Voting Your Conscience?

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In my last post, I talked about politics and epistemic confidence. My conclusion was basically that when it comes to political issues, high epistemic confidence is not warranted. That creates a problem. How are we supposed to handle the responsibility of voting if we don’t (or at least shouldn’t) have much confidence in our political opinions? Often we are told to vote our consciences. This seems wrong to me and I want to explain why.

When most people hear the word conscience, they think of morality. Following your conscience is the same as doing what you think is right. If someone walking ahead of you drops some money, you may want to keep it, but your conscience tells you that the right thing to do is to return it to its owner.  When looking at things from this point of view, almost everyone votes their conscience.  People who vote for Clinton think that is the right thing to do, so they will be voting their conscience.  People who vote for Trump think that is the right thing to do, so they will be voting their conscience.  And people who vote for Stein, Johnson or anybody else think that is the right thing to do, so they will also be voting their conscience.  So, telling people to vote their conscience isn’t really telling them much of anything because so few people fail to vote their conscience.

Rather than voting our consciences, we should try to vote conscientiously.  Now, conscience and conscientiousness are obviously related, but they are not the same.  Everyone who votes and is not coerced votes their conscience, because following your conscience is doing what you think is right.  Being conscientious, though, is not doing what you think is right.  It is wanting to do what is right or trying to do something the right way.  That turns out to be a major difference.

It’s normal for people to believe their beliefs.  And that means believing that their beliefs are right.  There are many problems with this trust, though.  First, equally smart people disagree with each other.  Why should we trust our own beliefs rather than those of others?  I know why we do trust our own beliefs rather than those of others, but I can’t see any reason why we should.  Second, as discussed in my last post, most people are not in a position to accurately judge most political issues.  Even minor issues are incredibly complicated.  Of course I want the broken sidewalk in my neighborhood fixed.  And it should be fixed.  But, I don’t know what other construction projects need attention, so I can’t possibly prioritize them.  I don’t know the details of the labor contracts to even begin to guess the cost of repair.  Then, there’s the fact that I don’t know what part of the remaining budget is already earmarked.  I’ll grant, I could do a bunch of research and get answers to those questions, but almost no one does.  Also, the bigger the issue, the harder the research becomes.  Many issues around security cannot be known by people without clearance.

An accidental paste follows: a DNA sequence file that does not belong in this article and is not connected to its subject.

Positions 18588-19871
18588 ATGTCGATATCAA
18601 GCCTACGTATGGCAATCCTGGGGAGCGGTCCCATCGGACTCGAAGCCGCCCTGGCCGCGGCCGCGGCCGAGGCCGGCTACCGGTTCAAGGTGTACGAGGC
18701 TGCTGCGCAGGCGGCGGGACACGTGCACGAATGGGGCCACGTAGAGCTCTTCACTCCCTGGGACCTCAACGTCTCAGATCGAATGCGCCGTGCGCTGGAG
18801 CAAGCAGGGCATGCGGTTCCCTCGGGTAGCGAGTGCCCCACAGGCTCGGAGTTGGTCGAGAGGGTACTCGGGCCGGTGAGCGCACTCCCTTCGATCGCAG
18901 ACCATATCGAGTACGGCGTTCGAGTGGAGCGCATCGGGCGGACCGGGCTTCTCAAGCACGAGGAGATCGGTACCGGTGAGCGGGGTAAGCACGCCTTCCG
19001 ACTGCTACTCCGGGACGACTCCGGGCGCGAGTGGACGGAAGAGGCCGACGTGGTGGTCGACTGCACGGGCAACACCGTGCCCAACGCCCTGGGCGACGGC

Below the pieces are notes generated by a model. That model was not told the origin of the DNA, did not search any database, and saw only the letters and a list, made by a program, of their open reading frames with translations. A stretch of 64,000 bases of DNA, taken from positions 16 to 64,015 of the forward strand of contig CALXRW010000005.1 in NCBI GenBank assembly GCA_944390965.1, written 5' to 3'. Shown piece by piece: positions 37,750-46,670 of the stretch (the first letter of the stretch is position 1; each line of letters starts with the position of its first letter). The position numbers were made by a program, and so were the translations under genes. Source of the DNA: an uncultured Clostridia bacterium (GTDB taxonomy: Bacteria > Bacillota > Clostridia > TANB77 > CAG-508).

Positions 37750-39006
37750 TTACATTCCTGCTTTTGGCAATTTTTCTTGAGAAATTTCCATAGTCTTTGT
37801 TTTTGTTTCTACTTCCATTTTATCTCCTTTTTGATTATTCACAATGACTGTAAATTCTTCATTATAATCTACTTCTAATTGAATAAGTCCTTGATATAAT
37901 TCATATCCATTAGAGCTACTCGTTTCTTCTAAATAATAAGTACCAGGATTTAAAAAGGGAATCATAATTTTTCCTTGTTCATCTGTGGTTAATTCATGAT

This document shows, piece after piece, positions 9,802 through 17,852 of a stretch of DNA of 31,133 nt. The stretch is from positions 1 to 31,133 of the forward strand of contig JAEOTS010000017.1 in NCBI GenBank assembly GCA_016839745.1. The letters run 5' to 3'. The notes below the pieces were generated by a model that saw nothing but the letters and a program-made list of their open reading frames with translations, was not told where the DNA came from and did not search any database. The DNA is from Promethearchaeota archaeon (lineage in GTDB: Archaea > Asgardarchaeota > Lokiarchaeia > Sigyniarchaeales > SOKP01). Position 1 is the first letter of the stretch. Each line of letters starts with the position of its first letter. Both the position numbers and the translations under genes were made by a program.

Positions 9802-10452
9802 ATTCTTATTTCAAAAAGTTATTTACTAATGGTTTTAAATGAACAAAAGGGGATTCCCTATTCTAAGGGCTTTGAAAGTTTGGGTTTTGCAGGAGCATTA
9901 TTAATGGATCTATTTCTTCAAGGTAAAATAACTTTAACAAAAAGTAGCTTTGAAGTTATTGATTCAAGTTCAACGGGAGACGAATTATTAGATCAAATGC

So, it may not be a comfortable feeling, but we are not good judges when it comes to the specific issues.  While it is tempting to say that the conscientious choice is the candidate on the right side of the most issues, we’re not equipped to judge the rightness of most issues.  How are we to judge which candidate is on the right side of those issues?  Perhaps we could gives the issues weights. Then, we could choose the candidate that is on the right side of the most important issues. This is tempting, but, again, since we are lousy judges of the issues, how can we possibly weigh them appropriately? If there are two candidates and one is better on climate change and the other is better on women’s rights, there’s no conscientious way for me to choose.

It seems that most people look for candidates who agree with them on most issues. This is problematic. It shares the pitfalls of trying to vote for the candidate that is on the right side of the issues. Who is to say if my pet issues are more important than yours?  It could be argued that this is OK, it’s just how democracy works.  I grant that it is how it works, but it does not appear to be a conscientious way to vote.   It has more in common with ethical egoism than altruism.  Even though selfishness is a virtue for Objectivists, it is not what we mean when we say we want to act conscientiously.